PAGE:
Uneasy Flowers, the second album by Autistic Daughters, is an incremental improvement over their fine 2004 debut Jealousy and Diamond. But any other degree of advancement would feel inappropriate, since this group's music deals in small steps and minute shifts. This can make for a sleepy listen-- sometimes it even sounds like the trio has drifted off into musical unconsciousness. But more often this album is like a quiet dream, filled with moods and images that linger past the end of each song.
That effect combined with the fact that Autistic Daughters are on Kranky might imply their music is pure ambience. But the trio is actually a song-based entity, relying on vocals, guitars, drums, and some modest electronic effects. The seven tunes here sometimes evoke the soothing drift of Kranky stalwarts like Stars of the Lid. But they're closer sonically to the slow melodies of Low, the soft glitch of the Books, or even Wilco's mellower moments (the alluring bent of Dean Roberts' voice at times recalls Jeff Tweedy).
The miniaturist feel of Uneasy Flowers is enhanced by Roberts' lyrics, which explore ideas in subtle shades. Phrases and images recur, tracing the outline of an enigmatic character named Rehana. Through clever repetitions of terms like "rain," "gin," and "value judgment," Roberts paints an impressionist portrait that makes surreal sense. On the title track, over chopped snare hits, he describes an elusive "it"-- "tell your brother it's a balancing act"; "it makes our laughter more easily stomachable"-- without ever fully revealing his subject. Later, on the sparse "Bird in the Curtain" and the minimal "Hotel Exeter Dining Room", Roberts slyly dodges meaning, singing about uncertainty and awkwardness with apt imprecision.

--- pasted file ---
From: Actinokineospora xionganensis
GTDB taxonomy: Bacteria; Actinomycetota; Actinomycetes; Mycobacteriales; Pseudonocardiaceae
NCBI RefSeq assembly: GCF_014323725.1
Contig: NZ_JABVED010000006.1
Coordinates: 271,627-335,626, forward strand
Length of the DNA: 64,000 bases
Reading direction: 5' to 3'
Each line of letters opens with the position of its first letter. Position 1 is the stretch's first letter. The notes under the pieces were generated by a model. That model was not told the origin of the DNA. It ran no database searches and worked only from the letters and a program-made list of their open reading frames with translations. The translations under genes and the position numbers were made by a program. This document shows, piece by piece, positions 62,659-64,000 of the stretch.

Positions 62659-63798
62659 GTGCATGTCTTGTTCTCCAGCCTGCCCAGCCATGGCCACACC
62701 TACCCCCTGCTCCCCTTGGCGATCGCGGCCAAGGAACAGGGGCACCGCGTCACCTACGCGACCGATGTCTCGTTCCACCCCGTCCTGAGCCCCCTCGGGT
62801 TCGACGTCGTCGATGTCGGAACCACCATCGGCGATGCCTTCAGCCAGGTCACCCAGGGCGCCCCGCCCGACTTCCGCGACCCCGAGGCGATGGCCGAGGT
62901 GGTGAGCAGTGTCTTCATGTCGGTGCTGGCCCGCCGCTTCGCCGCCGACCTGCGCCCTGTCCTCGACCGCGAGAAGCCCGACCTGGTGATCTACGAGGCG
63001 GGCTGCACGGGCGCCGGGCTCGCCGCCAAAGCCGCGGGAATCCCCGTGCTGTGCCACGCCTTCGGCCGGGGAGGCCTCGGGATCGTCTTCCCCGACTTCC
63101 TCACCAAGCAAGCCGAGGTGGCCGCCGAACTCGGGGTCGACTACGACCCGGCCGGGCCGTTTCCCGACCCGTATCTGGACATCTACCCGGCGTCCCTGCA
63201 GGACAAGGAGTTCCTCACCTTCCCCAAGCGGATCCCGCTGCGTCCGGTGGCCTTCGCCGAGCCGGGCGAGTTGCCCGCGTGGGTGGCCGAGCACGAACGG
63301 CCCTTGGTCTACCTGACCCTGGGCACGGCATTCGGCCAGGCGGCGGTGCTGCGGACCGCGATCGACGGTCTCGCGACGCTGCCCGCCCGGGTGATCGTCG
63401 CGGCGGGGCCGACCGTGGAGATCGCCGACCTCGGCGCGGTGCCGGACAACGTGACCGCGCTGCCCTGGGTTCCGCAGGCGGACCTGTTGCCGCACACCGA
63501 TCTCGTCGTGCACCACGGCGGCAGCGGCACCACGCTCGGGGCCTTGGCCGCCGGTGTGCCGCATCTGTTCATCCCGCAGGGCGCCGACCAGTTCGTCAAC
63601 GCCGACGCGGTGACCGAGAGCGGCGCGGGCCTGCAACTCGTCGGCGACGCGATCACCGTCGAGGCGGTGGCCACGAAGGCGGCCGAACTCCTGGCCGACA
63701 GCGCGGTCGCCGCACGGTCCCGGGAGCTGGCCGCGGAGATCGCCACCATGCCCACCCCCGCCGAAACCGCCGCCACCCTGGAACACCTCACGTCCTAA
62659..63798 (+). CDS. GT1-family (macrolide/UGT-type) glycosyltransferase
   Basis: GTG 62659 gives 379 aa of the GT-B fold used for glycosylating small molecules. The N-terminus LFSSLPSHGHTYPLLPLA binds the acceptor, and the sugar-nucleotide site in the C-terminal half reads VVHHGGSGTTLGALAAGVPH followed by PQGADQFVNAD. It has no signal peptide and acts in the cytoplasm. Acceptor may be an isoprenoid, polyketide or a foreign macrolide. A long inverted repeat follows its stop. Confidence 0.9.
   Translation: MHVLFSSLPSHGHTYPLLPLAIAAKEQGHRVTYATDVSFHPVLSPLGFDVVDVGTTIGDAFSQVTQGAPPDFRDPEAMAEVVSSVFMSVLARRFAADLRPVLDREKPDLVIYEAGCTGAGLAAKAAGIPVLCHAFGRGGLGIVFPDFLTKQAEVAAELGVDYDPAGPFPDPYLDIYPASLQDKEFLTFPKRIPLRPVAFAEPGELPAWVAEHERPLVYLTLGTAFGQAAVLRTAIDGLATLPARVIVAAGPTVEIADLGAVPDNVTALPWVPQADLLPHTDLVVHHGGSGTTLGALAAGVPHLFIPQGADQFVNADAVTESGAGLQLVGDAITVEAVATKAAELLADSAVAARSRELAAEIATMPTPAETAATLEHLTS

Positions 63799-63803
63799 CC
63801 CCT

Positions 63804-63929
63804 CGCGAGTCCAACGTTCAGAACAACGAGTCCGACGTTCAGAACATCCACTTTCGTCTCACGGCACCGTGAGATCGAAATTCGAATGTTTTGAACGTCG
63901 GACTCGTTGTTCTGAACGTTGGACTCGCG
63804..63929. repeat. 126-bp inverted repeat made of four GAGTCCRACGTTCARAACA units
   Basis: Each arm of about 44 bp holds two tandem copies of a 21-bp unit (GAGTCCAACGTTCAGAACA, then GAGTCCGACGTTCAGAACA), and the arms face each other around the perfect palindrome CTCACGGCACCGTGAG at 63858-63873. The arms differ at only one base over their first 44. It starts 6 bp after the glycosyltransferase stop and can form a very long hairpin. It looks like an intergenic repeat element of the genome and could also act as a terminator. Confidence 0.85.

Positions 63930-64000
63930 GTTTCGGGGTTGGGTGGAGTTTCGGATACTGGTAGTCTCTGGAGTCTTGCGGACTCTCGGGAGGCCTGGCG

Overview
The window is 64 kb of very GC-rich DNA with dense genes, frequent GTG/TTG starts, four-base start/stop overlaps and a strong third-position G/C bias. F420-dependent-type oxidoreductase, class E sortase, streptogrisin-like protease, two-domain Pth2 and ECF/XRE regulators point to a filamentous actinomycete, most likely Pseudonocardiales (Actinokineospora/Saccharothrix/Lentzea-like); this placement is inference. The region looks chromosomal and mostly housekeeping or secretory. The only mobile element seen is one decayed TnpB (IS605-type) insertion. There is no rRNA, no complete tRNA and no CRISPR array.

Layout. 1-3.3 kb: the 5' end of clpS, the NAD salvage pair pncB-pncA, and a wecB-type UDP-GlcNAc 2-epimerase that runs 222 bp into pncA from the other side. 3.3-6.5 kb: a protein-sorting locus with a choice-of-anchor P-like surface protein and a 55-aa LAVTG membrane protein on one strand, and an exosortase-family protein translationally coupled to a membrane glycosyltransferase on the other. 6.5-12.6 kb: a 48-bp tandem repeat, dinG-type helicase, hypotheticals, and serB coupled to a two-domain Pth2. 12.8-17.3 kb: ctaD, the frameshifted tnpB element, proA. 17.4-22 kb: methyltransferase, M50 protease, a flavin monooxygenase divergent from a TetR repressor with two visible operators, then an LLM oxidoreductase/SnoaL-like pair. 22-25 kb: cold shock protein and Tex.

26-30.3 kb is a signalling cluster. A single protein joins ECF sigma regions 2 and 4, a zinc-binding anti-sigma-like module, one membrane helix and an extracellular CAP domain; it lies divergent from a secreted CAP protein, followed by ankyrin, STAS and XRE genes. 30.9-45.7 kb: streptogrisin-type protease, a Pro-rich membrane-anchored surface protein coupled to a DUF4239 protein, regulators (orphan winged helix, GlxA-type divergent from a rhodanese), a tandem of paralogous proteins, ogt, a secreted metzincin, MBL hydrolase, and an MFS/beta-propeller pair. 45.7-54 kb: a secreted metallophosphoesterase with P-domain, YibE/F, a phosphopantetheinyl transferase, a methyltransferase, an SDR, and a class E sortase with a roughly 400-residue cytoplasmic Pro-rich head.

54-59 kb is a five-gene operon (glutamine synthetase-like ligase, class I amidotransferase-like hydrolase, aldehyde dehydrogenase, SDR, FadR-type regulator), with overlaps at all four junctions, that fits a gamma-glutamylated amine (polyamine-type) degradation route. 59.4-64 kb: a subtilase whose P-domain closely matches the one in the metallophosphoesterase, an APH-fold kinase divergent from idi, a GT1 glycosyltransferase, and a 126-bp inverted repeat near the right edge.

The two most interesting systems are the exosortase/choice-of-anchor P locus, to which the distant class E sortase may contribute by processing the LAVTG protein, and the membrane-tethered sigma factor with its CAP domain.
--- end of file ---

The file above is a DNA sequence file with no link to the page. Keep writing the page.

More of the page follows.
Musically, the songs on Uneasy Flowers are skeletal, offering bare bones where more impatient bands might pile on sonic flesh. Sparse and measured, each tune forms gradually, letting its elements grow into each other like ivy on a wall. This encourages the listener to connect dots and color in shapes that may never actually be there. Not every tune rewards the effort, but enough do, especially "Gin Over Sour Milk", the album's masterful midpoint. Over a descending rhythm, Roberts whispers about a pretty obvious choice-- who wouldn't take alcohol over spoiled dairy? But as in most of Autistic Daughters' music, that simplicity hides a more complex idea lying just beneath the surface.
Marc Masters (Pitchfork)